January 2018 I completed a 31 day challenge where you throw out one item on the first day, two on day two, three on the third and so forth. This was inspired by The Minimalism Game, my Mum and I just extended it for an extra day. 496 items later, here’s what I’ve learnt.

*

Oftentimes what is hardest isn’t letting go of an item itself, but disentangling myself from the identity I have attached to it.

Items I have purchased and kept for an idealized, romanticized version of myself.

I would like to be the kind of person who uses those cute heart shaped silicone shapes to make pralines for her boyfriend (who actually isn’t that into sweets, and would be way more excited about a good steak).

I would like to be the kind of person who romantically sits on the couch leafing through her cookbooks, but the reality is I have better shit to do and there’s an app for that.

I would like to be the kind of person who creates amazing mixed media art with all the wonderful art supplies she has, but the reality is my preferred medium is pencil, paper and some watercolour.

I would like to be the kind of person who fills myriads of beautiful handbound notebooks with prose, but the truth is that fancy notebooks paralyse me, and I’d prefer to just scribble around in a 50ct writing pad rather than risk marring those pristine pages with something mediocre.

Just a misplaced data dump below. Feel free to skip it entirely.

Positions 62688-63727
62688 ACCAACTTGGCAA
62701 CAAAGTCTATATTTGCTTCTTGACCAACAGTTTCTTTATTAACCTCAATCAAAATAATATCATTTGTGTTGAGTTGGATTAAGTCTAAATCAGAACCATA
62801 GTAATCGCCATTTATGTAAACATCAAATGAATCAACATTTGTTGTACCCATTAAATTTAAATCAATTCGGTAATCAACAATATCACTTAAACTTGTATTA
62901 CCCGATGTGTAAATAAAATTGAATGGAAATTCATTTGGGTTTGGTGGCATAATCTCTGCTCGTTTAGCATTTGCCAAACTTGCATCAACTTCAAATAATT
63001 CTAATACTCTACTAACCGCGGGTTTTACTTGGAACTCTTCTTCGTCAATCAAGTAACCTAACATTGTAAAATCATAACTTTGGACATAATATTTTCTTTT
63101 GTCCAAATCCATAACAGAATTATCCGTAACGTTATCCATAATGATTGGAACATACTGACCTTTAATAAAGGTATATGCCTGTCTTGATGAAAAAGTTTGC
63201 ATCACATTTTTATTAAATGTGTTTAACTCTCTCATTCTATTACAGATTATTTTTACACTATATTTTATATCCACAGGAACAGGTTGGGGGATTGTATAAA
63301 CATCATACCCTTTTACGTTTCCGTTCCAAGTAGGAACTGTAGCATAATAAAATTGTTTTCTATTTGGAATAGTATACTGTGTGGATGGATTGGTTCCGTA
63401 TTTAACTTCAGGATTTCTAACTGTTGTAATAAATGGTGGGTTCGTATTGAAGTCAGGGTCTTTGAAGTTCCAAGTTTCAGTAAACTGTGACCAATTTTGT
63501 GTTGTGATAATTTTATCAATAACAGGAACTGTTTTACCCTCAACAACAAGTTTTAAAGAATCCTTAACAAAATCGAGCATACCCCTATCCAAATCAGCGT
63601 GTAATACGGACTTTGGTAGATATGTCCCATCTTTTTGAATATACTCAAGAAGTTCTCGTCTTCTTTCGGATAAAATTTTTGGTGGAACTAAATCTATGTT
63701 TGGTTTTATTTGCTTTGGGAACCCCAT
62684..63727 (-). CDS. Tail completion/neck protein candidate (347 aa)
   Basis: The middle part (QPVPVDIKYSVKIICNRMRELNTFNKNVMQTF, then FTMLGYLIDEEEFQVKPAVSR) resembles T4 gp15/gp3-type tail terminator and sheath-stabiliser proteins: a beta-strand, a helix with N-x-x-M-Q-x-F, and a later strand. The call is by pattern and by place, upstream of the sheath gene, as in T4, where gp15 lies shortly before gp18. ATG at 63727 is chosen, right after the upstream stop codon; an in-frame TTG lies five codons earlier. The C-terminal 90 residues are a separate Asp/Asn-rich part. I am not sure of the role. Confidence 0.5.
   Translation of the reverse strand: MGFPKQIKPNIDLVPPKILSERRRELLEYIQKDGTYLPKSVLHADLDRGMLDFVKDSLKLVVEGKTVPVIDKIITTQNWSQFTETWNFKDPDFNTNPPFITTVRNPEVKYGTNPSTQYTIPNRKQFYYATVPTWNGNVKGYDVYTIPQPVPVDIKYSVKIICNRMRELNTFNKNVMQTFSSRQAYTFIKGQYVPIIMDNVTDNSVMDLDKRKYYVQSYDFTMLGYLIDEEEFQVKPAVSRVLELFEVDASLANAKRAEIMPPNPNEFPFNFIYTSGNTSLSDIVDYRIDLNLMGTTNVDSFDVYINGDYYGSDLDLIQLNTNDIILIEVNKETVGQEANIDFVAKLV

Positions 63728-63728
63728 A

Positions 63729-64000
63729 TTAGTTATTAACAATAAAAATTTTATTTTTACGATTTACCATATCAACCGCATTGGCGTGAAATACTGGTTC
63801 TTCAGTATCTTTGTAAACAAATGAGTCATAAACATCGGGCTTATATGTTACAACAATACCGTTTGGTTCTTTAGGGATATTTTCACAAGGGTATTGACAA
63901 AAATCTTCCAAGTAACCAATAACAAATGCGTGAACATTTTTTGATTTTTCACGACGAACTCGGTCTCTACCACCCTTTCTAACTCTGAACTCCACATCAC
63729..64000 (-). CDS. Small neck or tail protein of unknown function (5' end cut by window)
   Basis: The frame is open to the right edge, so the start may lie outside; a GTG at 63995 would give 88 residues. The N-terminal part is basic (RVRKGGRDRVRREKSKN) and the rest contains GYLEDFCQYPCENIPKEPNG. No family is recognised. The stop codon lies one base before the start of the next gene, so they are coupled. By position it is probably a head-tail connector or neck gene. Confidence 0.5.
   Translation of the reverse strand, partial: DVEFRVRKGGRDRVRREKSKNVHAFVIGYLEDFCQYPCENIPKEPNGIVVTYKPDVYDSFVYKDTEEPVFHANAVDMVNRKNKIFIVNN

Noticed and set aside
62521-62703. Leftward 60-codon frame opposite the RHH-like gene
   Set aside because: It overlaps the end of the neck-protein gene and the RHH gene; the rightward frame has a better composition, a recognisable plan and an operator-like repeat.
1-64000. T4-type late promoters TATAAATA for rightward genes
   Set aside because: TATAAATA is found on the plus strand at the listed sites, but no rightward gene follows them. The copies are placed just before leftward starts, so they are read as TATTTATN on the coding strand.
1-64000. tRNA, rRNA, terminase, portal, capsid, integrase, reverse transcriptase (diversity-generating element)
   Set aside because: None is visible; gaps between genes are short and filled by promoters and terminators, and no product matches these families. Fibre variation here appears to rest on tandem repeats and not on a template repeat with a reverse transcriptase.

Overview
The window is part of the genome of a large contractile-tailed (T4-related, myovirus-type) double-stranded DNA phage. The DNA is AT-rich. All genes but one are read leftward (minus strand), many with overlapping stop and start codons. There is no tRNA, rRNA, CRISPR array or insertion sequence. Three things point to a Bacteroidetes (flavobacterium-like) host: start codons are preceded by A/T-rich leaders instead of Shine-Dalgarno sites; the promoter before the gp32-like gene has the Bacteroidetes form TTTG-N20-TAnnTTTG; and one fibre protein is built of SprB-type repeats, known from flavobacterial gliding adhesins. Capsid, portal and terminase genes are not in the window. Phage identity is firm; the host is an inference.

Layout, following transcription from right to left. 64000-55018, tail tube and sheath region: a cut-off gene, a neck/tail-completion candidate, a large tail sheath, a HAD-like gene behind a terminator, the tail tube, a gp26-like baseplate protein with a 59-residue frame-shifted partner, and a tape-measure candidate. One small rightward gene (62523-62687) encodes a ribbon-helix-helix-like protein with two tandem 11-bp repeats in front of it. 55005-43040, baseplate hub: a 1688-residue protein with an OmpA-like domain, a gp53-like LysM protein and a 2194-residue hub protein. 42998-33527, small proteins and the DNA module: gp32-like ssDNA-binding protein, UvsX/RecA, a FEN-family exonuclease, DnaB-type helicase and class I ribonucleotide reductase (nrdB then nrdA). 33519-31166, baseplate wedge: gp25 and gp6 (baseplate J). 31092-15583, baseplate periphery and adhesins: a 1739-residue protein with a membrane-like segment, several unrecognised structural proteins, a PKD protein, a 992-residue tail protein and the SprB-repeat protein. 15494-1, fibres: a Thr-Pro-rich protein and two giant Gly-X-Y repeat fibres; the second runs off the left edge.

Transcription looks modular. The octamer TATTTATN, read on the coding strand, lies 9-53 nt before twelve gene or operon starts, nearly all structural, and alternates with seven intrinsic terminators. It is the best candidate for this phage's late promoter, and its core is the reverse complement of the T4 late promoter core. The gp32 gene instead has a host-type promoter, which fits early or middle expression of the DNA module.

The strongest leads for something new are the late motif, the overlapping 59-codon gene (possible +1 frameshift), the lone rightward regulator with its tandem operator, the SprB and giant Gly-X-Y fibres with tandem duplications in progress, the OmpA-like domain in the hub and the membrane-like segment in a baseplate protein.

I would like to be that person, but the truth is:

I’m.

Just.

Not.

Those things belong to a romanticized vision of the person I would like to be, but can’t be arsed to become.

Letting go was painful, because letting go meant admitting “I am not that person”.

The first time I experienced this I was clearing out my room after finishing school and came across a box of magic tricks for kids. I’d owned it for years and barely used it. I was in love with the idea of being able to do those tricks, but it dawned on me that I didn’t want to spend the days and months and years it would take to actually be moderately proficient at that skill.

I would rather be enchanted myself than spending my life perfecting my sleight of hand to enchant others.

I would rather find joy in actually cooking than in thinking about cooking.

And I would rather have fun making good art on crappy paper than never making any art at all because the paper is too good.

496 items later, I haven’t missed a single thing.